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Measurement of Plantar Pressure Using Fuji Prescale Film- A Preliminary Study

Gwen Ralphs
Thomas R. Lunsford, C.O.
Jack Greenfield, C.O.

Introduction

The conservative management of many common foot disorders involves the prescription of shoe inserts. Boulton 1 showed that neuropathic diabetic patients with a history of foot ulceration have abnormally high pressures, as high as 20-30 kglcm2, under the forefoot during walking. These patients are at risk of recurrent ulceration because of impaired pain and joint position sensation and increased pressures under the metatarsal heads. Broadley2 considers rheumatoid arthritis as a model for hallux valgus, hammer toes, flattening of the longitudinal arch, pronation of the hind foot, metatarsalgia, thinned skin, and thinned subcutaneous tissues. Patil3 studied leprotic feet in Hansen's disease where loss of sensation and muscle paralysis can lead to physical deformity and irreversible nerve damage. Excessively high pressure on the leprotic foot for prolonged periods causes mechanical damage to skin and soft tissues without the patient's knowledge. Patil showed that the feet of leprosy patients exhibit pressures two to three times the pressures found under normal feet (9.2- 11.2 kg/cm2).3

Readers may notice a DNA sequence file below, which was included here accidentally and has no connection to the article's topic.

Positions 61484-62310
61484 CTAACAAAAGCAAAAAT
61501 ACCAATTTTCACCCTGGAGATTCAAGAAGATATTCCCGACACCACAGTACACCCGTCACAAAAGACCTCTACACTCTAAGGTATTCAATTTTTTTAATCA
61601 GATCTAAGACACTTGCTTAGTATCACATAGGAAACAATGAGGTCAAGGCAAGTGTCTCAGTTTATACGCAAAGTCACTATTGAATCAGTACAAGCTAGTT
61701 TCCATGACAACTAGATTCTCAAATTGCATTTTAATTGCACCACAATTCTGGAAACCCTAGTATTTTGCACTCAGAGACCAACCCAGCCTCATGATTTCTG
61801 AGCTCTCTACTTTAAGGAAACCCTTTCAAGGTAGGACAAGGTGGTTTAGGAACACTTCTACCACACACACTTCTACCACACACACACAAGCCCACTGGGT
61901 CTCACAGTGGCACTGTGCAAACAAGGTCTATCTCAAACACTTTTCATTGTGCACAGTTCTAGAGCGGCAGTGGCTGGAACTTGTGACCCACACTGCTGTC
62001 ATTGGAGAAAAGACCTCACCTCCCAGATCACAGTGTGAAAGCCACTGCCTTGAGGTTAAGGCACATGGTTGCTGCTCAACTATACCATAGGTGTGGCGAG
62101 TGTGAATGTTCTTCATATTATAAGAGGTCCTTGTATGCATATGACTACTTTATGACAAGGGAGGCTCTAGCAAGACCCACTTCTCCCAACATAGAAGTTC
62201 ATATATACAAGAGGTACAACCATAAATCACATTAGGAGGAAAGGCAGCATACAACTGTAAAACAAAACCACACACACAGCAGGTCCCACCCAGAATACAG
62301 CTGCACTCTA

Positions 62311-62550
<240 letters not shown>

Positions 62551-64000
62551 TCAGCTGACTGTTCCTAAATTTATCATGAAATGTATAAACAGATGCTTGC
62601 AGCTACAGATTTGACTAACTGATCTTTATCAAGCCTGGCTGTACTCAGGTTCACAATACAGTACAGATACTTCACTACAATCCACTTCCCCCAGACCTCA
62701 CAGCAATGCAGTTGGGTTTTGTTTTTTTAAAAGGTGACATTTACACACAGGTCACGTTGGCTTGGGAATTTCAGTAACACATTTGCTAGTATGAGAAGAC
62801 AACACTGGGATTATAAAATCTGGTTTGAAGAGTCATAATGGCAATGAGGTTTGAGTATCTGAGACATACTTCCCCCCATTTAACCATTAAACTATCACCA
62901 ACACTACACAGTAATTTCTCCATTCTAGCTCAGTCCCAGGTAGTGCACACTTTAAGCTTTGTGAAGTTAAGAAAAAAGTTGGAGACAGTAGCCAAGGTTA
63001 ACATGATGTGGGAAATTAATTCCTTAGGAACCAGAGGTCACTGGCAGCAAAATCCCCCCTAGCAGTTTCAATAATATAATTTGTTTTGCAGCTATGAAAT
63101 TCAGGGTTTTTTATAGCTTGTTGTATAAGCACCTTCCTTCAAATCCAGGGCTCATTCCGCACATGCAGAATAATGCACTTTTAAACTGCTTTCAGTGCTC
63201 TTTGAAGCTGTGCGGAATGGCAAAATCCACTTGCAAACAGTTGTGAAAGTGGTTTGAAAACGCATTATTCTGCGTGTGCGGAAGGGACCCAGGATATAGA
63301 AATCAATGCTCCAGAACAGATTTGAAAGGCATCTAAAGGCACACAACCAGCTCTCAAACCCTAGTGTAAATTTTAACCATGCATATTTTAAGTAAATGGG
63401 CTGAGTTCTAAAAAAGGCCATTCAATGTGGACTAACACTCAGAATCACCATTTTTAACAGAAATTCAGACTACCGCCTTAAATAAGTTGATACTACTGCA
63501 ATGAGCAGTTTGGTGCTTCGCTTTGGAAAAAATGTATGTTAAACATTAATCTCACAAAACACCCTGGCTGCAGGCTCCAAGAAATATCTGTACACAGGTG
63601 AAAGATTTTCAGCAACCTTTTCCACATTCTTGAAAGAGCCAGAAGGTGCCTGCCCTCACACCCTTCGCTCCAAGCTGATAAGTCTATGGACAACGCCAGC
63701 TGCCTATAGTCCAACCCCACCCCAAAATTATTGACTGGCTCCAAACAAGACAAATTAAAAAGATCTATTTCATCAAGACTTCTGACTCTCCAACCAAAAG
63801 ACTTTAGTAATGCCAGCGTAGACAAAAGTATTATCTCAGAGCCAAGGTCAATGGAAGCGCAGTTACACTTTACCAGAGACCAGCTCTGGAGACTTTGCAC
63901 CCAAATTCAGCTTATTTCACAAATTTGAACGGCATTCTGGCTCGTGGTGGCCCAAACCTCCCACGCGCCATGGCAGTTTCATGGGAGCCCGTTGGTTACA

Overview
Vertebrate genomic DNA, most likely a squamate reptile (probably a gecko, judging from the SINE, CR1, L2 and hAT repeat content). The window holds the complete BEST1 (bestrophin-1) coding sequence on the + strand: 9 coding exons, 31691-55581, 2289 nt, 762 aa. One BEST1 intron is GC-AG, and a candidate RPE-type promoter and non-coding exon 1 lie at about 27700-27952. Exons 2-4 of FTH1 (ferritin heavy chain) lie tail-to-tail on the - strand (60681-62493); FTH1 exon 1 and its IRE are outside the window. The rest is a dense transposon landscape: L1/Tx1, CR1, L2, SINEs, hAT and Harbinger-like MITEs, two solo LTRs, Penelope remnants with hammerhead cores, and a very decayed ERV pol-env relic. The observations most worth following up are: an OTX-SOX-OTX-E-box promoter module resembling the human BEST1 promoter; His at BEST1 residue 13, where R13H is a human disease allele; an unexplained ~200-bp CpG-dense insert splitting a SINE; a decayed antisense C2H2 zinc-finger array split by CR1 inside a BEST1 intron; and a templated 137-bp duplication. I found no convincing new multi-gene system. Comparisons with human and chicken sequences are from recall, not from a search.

these and other types of patients include custom designed shoes and/or inserts. The inserts can be custom molded or soft unmolded insoles made from Plastazote or Spenco cut in the shape of the standard sock liner insert. The custom molded inserts generally incorporate force redistributing features. 4,5,6 Attempts to reduce excessive plantar pressure have produced a wide variety of shoe inserts which are placed between the shoe insole and the plantar surface of the foot.